When it comes to sport and fitness, cycling is one of the most incredible ways to get fit. Getting out into nature, meeting new people, and having a huge amount of bikes and disciplines to choose from makes it a huge amount of fun and consistently keeps it fresh. Although cycling is a huge amount of fun, it does come with a lot to learn. Fixing and maintaining your bike is a part of the sport many people neglect, which can easily ruin the experience.
We often see people out on the roads with rusty chains and broken bikes, not looking like they are having an enjoyable time. One issue we see all the time is people riding with flat tires. It can really damage your bike unfortunately. In this article, we’re going to tell you why you’re going to want to avoid flat tires and how to keep the correct pressure in as much as possible.
Why is a Flat Tire Bad for My Bike?
Flat tires are really unfortunate for bikes and can cause a lot of damage if not seen too quickly. Here are some of the problems you will find if you use your bike with a flat tire.
When running a tire flat, it means the tire isn’t properly shaped. Not only do you weaken the sidewalls of your tires by not running them correctly, but you also run a chance of causing huge rips that can split the tire.
Then you also have rim damage. A tire isn’t just to help you ride better. It also has a vital job of protecting your bike’s rim. A rim is the part of the wheel where the tires sit, and if you were to ride with a deflated tire, you run a big risk of knocking the rim and misshaping it or cracking the rim altogether.
Having a flat tire doesn’t just look awful, it will make your bike ride it too. A flat tire creates a huge amount of lag while riding. If you run with heavily underinflated tires, it will be so much slower, and you will have to work much harder.
Slippy cornering is when your tire is low on pressure, and the bike feels like it’s slipping on corners. It makes handling the bike very uncomfortable and does run a high risk of the tire slipping off and the bike giving way completely.
If you have a flat tire and continue to ride, will you heavily damage your inner tube, or if you’re running a tubeless system, you might cause the sealant to leak out, meaning you won’t have the puncture protection you should have.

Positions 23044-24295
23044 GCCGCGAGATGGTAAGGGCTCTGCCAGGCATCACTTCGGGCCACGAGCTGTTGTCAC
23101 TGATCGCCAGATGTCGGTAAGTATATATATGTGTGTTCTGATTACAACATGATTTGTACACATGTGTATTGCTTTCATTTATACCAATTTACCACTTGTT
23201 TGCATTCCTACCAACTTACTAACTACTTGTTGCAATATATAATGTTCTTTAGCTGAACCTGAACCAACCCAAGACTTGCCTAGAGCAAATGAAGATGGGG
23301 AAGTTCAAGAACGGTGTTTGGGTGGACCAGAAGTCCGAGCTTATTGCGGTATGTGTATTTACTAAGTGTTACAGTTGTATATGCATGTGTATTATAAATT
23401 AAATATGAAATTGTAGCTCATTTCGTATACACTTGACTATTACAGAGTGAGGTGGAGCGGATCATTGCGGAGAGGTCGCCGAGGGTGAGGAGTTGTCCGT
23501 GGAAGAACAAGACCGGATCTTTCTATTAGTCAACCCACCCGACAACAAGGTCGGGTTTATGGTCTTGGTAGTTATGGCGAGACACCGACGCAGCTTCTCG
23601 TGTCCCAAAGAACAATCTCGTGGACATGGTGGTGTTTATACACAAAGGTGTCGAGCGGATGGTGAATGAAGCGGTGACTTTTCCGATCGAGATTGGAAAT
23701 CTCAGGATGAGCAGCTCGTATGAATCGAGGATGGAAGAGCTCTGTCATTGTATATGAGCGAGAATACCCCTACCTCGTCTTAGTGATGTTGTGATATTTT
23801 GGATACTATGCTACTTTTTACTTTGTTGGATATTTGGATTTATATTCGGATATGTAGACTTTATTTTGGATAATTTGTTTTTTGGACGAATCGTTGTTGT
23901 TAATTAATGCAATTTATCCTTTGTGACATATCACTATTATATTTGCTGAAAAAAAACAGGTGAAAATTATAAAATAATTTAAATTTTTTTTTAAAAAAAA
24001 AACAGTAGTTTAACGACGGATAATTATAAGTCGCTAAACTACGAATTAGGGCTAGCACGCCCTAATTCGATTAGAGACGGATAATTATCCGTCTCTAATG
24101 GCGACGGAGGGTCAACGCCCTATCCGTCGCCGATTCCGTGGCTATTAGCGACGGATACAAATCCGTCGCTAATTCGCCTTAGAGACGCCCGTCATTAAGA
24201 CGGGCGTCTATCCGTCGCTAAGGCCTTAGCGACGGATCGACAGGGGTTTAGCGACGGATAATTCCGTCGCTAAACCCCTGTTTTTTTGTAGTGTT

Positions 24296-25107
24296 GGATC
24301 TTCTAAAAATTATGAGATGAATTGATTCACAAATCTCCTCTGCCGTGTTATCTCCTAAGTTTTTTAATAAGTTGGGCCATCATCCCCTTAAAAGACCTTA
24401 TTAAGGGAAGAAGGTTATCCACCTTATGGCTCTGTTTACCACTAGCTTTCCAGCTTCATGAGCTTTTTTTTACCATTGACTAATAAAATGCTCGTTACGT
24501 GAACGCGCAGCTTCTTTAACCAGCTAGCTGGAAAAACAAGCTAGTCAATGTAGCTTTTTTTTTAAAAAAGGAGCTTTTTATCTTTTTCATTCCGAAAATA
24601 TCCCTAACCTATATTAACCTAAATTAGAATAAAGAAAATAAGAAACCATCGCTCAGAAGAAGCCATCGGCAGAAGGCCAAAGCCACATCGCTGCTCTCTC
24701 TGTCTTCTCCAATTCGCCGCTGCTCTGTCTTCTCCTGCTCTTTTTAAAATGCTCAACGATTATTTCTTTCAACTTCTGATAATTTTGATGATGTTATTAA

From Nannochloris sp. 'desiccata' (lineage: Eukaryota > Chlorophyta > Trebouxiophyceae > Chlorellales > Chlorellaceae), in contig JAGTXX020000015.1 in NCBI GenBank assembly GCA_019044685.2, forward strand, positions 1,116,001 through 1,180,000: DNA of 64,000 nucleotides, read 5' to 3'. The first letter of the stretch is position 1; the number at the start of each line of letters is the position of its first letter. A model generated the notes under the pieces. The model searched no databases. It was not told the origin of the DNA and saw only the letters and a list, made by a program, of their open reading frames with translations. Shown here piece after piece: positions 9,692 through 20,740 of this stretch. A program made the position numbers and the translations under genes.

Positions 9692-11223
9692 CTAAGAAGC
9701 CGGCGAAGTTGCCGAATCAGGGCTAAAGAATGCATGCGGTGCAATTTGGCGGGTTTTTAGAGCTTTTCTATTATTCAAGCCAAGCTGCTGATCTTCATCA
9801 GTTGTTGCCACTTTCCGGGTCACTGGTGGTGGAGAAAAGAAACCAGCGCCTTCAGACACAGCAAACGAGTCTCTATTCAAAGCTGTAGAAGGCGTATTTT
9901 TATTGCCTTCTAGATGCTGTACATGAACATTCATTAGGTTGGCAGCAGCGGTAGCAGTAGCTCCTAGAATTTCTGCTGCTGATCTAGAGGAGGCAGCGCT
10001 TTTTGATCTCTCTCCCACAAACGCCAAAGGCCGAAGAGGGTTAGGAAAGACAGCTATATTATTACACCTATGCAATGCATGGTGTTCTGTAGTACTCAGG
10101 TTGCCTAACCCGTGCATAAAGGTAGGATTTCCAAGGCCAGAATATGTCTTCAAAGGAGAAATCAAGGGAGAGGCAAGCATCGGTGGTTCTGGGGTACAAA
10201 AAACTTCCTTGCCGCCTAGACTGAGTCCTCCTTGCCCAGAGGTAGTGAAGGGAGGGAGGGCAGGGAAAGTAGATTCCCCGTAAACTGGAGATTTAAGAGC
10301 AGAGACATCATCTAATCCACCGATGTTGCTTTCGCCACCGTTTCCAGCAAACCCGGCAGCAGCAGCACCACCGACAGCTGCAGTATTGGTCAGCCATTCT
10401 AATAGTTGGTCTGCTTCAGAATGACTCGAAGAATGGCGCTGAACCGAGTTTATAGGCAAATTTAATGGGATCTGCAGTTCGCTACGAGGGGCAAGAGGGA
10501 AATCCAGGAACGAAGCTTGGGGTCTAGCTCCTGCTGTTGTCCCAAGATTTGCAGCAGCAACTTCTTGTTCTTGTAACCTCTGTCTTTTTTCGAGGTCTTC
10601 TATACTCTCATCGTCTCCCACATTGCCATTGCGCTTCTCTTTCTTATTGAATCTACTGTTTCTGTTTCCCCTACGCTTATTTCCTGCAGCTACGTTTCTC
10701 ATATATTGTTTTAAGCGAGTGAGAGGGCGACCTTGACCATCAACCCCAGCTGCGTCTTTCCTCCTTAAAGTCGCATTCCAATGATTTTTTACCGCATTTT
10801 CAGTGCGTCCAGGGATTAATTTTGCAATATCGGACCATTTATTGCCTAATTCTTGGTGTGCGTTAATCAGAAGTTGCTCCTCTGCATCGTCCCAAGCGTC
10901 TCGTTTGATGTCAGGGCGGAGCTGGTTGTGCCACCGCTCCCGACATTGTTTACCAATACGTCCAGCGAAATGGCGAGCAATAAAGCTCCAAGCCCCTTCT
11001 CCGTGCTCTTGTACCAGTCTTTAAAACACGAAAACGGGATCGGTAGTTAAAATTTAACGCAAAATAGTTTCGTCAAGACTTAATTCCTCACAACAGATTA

How to Tell You Have a Flat Tire
There are three easy ways to tell you have a flat tire, and we will run through each of them next. Some require equipment, and others don’t; a handy term to know is PSI (Pounds per square inch). This is the amount of pressure the air creates in your tire and a judge of how much air is contained.
The easiest way to check is to pinch each side of your tire to see the amount of pressure. Put a finger on each side of the tire and try to touch them together with the tire in between. This will be different depending on the tires you have but what you’re looking for is your fingers to only move a couple of mm max. If you have a lot of flex, you will more than likely need to get more air in.
A great tool many cyclists use to check their tire pressure is a tire pressure gauge. These are on the value and can sense the pressure in your tires and tell you where it is. It means you always know exactly where you’re at and if you need to inflate it more or even remove some.
Recommended: AstroAI Pencil Tire Pressure Gauge (10-75PSI)
Finally, we have the riding test, which can be done while cycling. When riding your bike, you will want to find a safe place to ride, and while rolling along, stop pedaling and bounce on the seat once or twice. If it feels very bouncy, you might want to stop and do the punch test. If you feel the rim hit the floor, you must stop to pump up your tire.
How Much PSI Do I Need in My Tires?
When it comes to tires, it’s up to you how much you fill them up. It can be very difficult to know where you need to be as many factors affect the amount of PSI you should have in your tire. Larger tires will use less PSI, and smaller tires will need more.
The easiest way to find the correct pressure is first to go to the side of the tire and look at the recommended max. It might say 50 PSI max. This means that’s the most it can hold, but we don’t recommend running your tires at this figure. We would recommend going to about 70% of this figure.
If you can seem to find anything on your tire, the second option you have is to use a tire pressure calculator. This is where you will use the size and a few other pieces of key information and put it into an online calculator to tell you.
Once you have found the correct pressure and pumped it up accordingly using a track pump with a gauge, then get a feel for how it is to pinch and how it feels to ride, so you roughly know where it needs to be if you’re filling up without a gauge.
Riding with a flat tire will do you, and your bike no favors at all. We highly recommend keeping on top of your bike tires and ensuring you’re riding at optimal pressures as much as possible. Thanks for reading our article.